P.S. Those airline-employee-powered wheelchairs are like a magic pass through the airport. You really have to try one sometime. And, yes, I was a good girl and went to the doctor Tuesday afternoon to have my sprained ankle diagnosed and to acquire pretty new crutches so I can be ready to do it all again at the next con.
I’m really looking forward to it, particularly since my book launch took place in Toronto as well and I met a lot of great people who will also be at World Fantasy. Yay!
I imagine I’ll be spending much of my time at the Dragon Moon Press table in the dealer’s room where we’ll be selling, among other things, When the Villain Comes Home, featuring new fiction from Mercedes Lackey, who will be at the con and can sign your shiny new copy! There might be a few copies of Fighting Gravity too, and me with my trusty pen. So stop by and say hi, meet the other great Dragon Moon Press authors, maybe grab yourself a book or two.
Dragon Moon Press is also hosting a pub night Saturday November 3 at 7:00 pm at the nearby Fox and the Fiddle. Find all the details here. Mix and mingle with some great authors, editors, and just all around cool people.
I’ll be on the program. Friday morning you can find me here:
10:00 a.m. YOUNG ADULT URBAN FANTASY
How is Urban Fantasy written for a YA audience different from its grown-up counterpart? How sanitized, if at all, does something written for a YA audience have to be? How much sex/violence is, or isn’t, appropriate or expected? Are the stakes different in YA Urban Fantasy? A fascinating difference between adult and YA Urban Fantasy is that the former often features an established heroine/hero who is comfortable in a magical world, whereas the latter usually features protagonists who have just discovered their link to a world of magic, and are inexperienced within its boundaries. How does this affect/influence the characters, and the course of their journey?
Joel Sutherland (M), Holly Black, Isobelle Carmody, Charles de
Lint, Alyxandra Harvey, Leah Petersen.
I’m excited! My current WIP, when I’m not working on the sequel to Fighting Gravity, is a YA fantasy (not quite urban, but some interesting crossover elements are developing) and, of course, I ALWAYS have an opinion on stuff, so I’m looking forward to a great discussion and to meeting my fellow panelists.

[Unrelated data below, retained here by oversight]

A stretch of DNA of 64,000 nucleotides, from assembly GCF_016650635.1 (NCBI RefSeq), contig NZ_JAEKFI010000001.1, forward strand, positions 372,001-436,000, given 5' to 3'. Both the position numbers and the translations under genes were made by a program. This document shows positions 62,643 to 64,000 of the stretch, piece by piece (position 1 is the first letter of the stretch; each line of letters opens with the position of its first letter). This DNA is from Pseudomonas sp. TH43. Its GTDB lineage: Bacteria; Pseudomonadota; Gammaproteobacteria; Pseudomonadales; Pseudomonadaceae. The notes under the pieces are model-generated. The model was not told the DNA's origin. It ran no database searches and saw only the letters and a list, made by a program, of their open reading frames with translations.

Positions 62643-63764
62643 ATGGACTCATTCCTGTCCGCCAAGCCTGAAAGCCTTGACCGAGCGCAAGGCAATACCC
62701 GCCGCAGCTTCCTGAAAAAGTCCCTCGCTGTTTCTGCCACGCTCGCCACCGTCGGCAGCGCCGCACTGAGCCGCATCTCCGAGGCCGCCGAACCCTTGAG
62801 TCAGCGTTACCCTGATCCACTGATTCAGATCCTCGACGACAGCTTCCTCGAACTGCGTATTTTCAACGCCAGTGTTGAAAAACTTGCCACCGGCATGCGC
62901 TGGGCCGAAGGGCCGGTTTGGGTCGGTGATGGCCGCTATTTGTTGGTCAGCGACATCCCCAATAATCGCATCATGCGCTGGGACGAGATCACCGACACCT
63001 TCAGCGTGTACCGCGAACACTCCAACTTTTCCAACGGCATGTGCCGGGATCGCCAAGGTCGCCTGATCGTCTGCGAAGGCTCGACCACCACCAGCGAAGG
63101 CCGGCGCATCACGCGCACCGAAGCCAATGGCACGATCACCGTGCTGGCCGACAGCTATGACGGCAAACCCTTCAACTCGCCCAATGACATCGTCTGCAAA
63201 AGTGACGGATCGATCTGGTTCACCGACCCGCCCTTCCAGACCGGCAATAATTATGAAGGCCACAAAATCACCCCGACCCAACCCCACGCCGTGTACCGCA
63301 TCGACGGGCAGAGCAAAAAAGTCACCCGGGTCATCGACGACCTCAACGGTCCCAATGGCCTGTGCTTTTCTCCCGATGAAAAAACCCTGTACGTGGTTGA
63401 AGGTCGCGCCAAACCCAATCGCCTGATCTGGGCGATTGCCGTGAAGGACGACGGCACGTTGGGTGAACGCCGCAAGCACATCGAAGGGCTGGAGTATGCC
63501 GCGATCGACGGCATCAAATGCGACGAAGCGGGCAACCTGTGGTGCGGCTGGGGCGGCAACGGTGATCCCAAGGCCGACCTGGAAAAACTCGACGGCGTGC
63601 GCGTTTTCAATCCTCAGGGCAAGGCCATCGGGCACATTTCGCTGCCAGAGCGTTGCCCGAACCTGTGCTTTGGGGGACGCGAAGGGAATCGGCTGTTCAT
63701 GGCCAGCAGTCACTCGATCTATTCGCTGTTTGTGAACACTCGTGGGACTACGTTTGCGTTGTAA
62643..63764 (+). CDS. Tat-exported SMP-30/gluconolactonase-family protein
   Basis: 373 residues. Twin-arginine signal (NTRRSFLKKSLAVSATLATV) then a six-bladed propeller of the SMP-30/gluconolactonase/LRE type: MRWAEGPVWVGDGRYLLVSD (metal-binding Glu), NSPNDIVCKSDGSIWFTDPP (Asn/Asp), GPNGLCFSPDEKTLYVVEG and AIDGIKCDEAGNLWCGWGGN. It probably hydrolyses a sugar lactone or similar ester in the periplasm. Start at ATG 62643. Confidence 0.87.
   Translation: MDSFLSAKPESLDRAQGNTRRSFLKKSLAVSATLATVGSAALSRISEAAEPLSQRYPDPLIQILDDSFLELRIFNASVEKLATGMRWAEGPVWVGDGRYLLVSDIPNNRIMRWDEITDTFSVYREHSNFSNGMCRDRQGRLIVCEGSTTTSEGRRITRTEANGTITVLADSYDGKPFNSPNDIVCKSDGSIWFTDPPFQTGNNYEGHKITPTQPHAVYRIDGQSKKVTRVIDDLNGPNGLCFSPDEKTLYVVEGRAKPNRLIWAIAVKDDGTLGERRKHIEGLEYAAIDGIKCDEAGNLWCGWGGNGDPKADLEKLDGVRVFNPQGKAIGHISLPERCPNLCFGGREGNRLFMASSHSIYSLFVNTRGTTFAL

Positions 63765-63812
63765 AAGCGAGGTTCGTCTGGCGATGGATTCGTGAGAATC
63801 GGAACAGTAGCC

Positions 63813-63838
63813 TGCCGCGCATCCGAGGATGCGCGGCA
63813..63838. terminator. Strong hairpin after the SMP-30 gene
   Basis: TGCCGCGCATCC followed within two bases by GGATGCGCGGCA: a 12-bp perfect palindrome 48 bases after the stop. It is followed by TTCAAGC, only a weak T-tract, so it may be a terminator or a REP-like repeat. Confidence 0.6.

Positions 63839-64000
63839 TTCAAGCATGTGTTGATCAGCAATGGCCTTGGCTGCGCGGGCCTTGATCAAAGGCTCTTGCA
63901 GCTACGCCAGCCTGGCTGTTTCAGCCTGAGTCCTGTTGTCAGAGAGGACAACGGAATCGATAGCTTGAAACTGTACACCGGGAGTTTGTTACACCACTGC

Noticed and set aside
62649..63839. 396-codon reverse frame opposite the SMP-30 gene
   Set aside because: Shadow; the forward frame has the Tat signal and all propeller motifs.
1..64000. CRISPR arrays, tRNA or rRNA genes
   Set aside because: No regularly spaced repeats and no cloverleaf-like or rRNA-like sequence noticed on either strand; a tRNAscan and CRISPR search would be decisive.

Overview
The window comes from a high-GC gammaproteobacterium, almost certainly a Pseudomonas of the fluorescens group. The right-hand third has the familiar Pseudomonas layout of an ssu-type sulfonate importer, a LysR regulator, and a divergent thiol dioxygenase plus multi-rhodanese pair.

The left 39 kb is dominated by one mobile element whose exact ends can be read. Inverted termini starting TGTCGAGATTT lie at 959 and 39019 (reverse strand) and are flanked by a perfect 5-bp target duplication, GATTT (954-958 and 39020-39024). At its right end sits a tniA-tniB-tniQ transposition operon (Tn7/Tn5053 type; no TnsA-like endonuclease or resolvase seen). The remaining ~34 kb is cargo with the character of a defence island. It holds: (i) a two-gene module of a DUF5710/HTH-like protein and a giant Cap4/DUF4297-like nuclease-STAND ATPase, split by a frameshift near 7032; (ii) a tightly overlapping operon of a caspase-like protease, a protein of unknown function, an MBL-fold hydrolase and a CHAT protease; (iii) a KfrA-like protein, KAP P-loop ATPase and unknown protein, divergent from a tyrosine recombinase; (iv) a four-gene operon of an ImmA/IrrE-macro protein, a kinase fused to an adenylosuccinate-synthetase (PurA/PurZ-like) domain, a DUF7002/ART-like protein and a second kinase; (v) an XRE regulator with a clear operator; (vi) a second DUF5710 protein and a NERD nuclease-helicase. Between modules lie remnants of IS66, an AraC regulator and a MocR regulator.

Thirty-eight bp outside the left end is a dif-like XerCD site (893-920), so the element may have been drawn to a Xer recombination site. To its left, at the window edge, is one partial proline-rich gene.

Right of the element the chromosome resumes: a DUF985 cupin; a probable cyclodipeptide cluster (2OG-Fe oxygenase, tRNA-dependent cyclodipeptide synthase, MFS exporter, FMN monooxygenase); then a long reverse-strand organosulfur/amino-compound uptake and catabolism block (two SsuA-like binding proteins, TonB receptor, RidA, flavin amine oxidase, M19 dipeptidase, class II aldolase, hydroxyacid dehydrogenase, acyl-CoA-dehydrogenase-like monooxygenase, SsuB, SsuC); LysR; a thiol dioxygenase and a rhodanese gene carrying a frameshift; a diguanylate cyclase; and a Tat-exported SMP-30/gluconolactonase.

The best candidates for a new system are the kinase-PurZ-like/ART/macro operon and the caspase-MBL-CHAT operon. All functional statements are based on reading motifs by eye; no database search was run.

So are you going to be there? What are you looking forward to the most? Make sure you say hi while you’re there. I’ll probably be the easiest person at the whole con to pick out of a crowd, what with the bald thing and all. Though I did knit myself some cool hats for the occasion. Not least of which is this one:
See you there!
OK, pardon me for just a moment but: Isn’t It Beautiful???
I’m sorry, but I’m completely in love with that cover. I’ve been wanting to show it off since I first got a sneak peek months ago. And now it’s HERE! Following last year’s incredible, When the Hero Comes Home, coming August 10, 2012, is When the Villain Comes Home!
Heroes can save the world, but villains can CHANGE it. Dragon Moon Press and the editors of the award-nominated When the Hero Comes Home invite you to come along with us while we explore villains of all stripes — sons and daughters, lovers and fighters, minions and masterminds. Introducing thirty great science fiction, fantasy, and speculative fiction stories by bestsellers and award winners, rising stars, and bold new voices.
Camille Alexa – Pinktastic and the End of the World
Erik Scott de Bie – Hunger of the Blood Reaver
Chaz Brenchley – Villainelle
Eugie Foster – Oranges, Lemons, and Thou Beside Me
David Sakmyster – Prometheus Found
Marie Bilodeau – Happily Ever After
Richard Lee Byers – Little Things
K.D. McEntire – Heels
Peadar Ó Guilín – The Sunshine Baron
Jim C. Hines – Daddy’s Little Girl
Ari Marmell - Than to Serve in Heaven
Karin Lowachee – The Bleach
Jay Lake – The Woman Who Shattered the Moon
Julie Czerneda – Charity
J.M. Frey – Maddening Science
Clint Talbert – Birthright
Rachel Swirsky – Broken Clouds
Tony Pi – The Miscible Imp
Leah Petersen – Manmade
J.P. Moore – Lord of the Southern Sky
Ryan McFadden – Back in the Day
Todd McCaffrey – Robin Redbreast
Erik Buchanan – Cycle of Revenge
Gregory A. Wilson – The Presuil’s Call
Rosemary Jones – The Man With Looking-Glass Eyes
Gabrielle Harbowy – Starkeep
Ed Greenwood – A Lot of Sly Work Ahead